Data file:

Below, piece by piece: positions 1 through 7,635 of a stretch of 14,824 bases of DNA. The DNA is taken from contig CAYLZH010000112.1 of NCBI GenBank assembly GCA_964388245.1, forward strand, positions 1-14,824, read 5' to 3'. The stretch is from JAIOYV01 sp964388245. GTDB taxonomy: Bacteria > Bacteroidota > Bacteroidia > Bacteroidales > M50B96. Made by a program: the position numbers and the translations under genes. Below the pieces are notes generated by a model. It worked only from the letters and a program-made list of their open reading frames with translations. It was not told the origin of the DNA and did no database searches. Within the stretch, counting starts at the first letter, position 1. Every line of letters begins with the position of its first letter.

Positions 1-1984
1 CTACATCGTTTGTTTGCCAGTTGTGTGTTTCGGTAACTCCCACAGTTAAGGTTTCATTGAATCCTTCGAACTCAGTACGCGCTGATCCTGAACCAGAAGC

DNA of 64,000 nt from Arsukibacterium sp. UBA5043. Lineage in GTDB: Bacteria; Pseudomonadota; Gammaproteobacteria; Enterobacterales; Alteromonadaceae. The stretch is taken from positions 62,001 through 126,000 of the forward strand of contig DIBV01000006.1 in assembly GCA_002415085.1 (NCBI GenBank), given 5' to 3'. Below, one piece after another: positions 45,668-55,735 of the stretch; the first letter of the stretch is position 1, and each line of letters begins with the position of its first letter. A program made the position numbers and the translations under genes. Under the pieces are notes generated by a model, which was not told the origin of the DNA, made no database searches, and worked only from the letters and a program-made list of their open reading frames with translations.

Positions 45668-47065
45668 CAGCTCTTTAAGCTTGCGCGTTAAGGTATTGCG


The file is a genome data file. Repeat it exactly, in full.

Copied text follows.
Below, piece by piece: positions 1 through 7,635 of a stretch of 14,824 bases of DNA. The DNA is taken from contig CAYLZH010000112.1 of NCBI GenBank assembly GCA_964388245.1, forward strand, positions 1-14,824, read 5' to 3'. The stretch is from JAIOYV01 sp964388245. GTDB taxonomy: Bacteria > Bacteroidota > Bacteroidia > Bacteroidales > M50B96. Made by a program: the position numbers and the translations under genes. Below the pieces are notes generated by a model. It worked only from the letters and a program-made list of their open reading frames with translations. It was not told the origin of the DNA and did no database searches. Within the stretch, counting starts at the first letter, position 1. Every line of letters begins with the position of its first letter.

Positions 1-1984
1 CTACATCGTTTGTTTGCCAGTTGTGTGTTTCGGTAACTCCCACAGTTAAGGTTTCATTGAATCCTTCGAACTCAGTACGCGCTGATCCTGAACCAGAAGC

DNA of 64,000 nt from Arsukibacterium sp. UBA5043. Lineage in GTDB: Bacteria; Pseudomonadota; Gammaproteobacteria; Enterobacterales; Alteromonadaceae. The stretch is taken from positions 62,001 through 126,000 of the forward strand of contig DIBV01000006.1 in assembly GCA_002415085.1 (NCBI GenBank), given 5' to 3'. Below, one piece after another: positions 45,668-55,735 of the stretch; the first letter of the stretch is position 1, and each line of letters begins with the position of its first letter. A program made the position numbers and the translations under genes. Under the pieces are notes generated by a model, which was not told the origin of the DNA, made no database searches, and worked only from the letters and a program-made list of their open reading frames with translations.

Positions 45668-47065
45668 CAGCTCTTTAAGCTTGCGCGTTAAGGTATTGCG